The results of the current study indicate that polysomy by FISH analysis can identify patients with PSC without a mass lesion apparent at baseline who are at highest risk of developing a pancreatobiliary malignancy within the setting of equivocal routine cytology results. Multiple studies have described the difficulties of evaluating biliary cytology specimens, with clinical sensitivities reported to be < 50%.[5, 23-25] Intraobserver and interobserver reproducibility of atypical and suspicious categories have been reported as variable.[5, 26] Because of the difficulty in analyzing these specimens, more objective molecular tests such as FISH may be used to aid cytopathologists in the diagnosis of pancreatobiliary tract malignancies.
In the current study, the findings on univariate and multivariable analyses indicated that polysomy by FISH is the best predictor of malignancy in patients with an equivocal cytology result in the absence of a periductal mass on cross-sectional imaging. The strong association between polysomic FISH results and pancreatobiliary malignancy is consistent with previous studies assessing both PSC and non-PSC populations.[9, 27] This is also consistent with studies assessing FISH testing on cytology specimens from other anatomic sites (eg, bladder, esophagus, and lung). Although the main benefit of performing FISH is to increase diagnostic sensitivity, specificity has been shown to be excellent, especially in non-PSC patients.[13, 28, 29] However, there have been some reports of false-positive polysomy results with FISH analysis in patients with PSC.[14, 15, 30] As a result, previous reports suggest that polysomy by FISH analysis in patients with PSC must be corroborated with clinical findings and verified over time.[14, 31]
In the current study, 25 patients with equivocal cytology were found to have polysomy by FISH. Six of these patients were not found to have cancer on clinicopathologic follow-up within 2 years of the equivocal cytology result (ie, positive predictive value of 76%). False-positive FISH results can occur due to the misinterpretation of cells on the FISH slide, clinical treatment after brush cytology that reduces tumor burden before it can be pathologically or clinically confirmed by an alternative test (gold standard for this study), and/or the ability of FISH to detect premalignant chromosomal changes in cells (ie, dysplasia) that have not progressed to cancer. DeHaan et al reported that 3 of 7 dysplastic lesions from PSC patients (43%) harbored polysomic cells by FISH. It is interesting to note that 1 of the “false-positive” patients in the current study was found to have a positive cytology and a mass that was diagnosed as cholangiocarcinoma 2.7 years after the initial equivocal diagnosis. This suggests that the positive predictive value of polysomy FISH and equivocal cytology is even higher than 76%, because our statistical cutoff value was set at 2 years of follow-up. It is also important to note that not all FISH abnormalities carry the same clinical significance. Data from the current study suggest that separating polysomy from other abnormal FISH findings (ie, trisomy and tetrasomy) is useful for predicting whether patients will have cancer. This is consistent with a report from Bangarulingam et al that concluded that patients with other FISH abnormalities had clinical outcomes comparable to those of patients with negative FISH results and should be managed accordingly.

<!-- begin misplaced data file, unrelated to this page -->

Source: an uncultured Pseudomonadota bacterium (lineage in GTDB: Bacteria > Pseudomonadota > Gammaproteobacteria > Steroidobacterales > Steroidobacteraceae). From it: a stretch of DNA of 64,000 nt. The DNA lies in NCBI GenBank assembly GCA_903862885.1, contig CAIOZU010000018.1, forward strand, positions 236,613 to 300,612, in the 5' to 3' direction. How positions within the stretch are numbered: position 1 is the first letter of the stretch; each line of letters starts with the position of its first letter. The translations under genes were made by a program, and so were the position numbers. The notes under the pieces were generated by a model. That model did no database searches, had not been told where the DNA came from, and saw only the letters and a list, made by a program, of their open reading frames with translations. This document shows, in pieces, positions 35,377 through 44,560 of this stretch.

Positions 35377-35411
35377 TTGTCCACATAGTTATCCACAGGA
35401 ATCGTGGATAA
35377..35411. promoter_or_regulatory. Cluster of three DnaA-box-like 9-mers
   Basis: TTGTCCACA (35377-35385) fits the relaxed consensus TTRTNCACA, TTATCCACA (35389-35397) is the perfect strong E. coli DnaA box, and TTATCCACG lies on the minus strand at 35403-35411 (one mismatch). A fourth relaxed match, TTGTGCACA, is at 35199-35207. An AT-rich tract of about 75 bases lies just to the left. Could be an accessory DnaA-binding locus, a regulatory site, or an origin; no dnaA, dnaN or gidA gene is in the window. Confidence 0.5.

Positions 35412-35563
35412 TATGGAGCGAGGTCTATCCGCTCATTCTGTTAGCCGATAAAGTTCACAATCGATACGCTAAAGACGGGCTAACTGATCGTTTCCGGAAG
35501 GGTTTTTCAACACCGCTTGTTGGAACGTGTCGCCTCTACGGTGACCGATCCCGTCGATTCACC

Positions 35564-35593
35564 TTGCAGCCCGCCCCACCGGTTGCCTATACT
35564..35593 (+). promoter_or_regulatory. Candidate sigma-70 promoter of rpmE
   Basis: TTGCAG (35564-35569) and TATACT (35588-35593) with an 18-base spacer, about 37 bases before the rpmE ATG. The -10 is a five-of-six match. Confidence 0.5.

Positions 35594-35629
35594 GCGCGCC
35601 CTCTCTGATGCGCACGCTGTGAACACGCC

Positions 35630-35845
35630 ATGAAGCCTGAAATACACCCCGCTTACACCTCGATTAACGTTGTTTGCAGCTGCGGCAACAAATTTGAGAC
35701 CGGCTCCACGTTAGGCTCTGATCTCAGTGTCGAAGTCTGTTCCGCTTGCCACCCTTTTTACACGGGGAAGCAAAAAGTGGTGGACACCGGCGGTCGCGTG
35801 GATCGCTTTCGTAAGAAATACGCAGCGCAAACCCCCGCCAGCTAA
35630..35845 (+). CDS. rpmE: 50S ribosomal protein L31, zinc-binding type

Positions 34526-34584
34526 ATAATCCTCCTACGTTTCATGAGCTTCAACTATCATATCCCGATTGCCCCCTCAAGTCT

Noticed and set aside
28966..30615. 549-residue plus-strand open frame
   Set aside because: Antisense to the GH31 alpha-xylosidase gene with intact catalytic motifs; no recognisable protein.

The expense and invasive nature of ERCP with epithelial sampling precludes its use as a regular screening method in patients with PSC . In addition, statistical principle and a previous report have demonstrated that the use of FISH in a population with a low cancer prevalence reduces the positive predictive power of the assay. In our practice, patients with PSC undergo ERCP only if it is clinically indicated, including patients with jaundice, cholangitis, abdominal pain, new/progressive hilar stricturing, or elevated laboratory values. Laboratory values, including serum CA 19-9, are assessed every 3 months to 4 months. This tumor marker is generally elevated in patients with PSC with pancreatobiliary malignancy,[33, 34] but is often considered unreliable because of the potential for false-positive results.[35, 36] The use of serum CA 19-9 testing for the detection of malignancy in patients with PSC is controversial, but some studies have reported that its use in conjunction with other modalities is beneficial.[3, 30] We included serum CA 19-9 with a cutoff level of 129 U/mL as a variable in the current multivariable analysis to assess its diagnostic power in comparison with other variables. Although the serum CA 19-9 level was found to be associated with malignancy on univariate analysis, it was not found to be an independent predictor of malignancy in patients with PSC in the presence of equivocal cytology. Unfortunately, serum CA 19-9 cannot be used independently as a triage mechanism for ERCP because of its low negative predictive power. In the current study, 18 of 76 patients with a serum CA 19-9 level < 129 U/mL (24%) were diagnosed with a malignancy within 2 years of the equivocal cytology result. It is important to note that an elevated serum CA 19-9 level in conjunction with polysomy by FISH analysis was found to be diagnostic of malignancy on extended follow-up (Fig. 3D). Ten patients in the current study cohort fulfilled these criteria and 9 of 10 were diagnosed cancer within 2 years of the equivocal cytology. The remaining patient was previously discussed and was diagnosed with cholangiocarcinoma 2.7 years after the equivocal cytology result.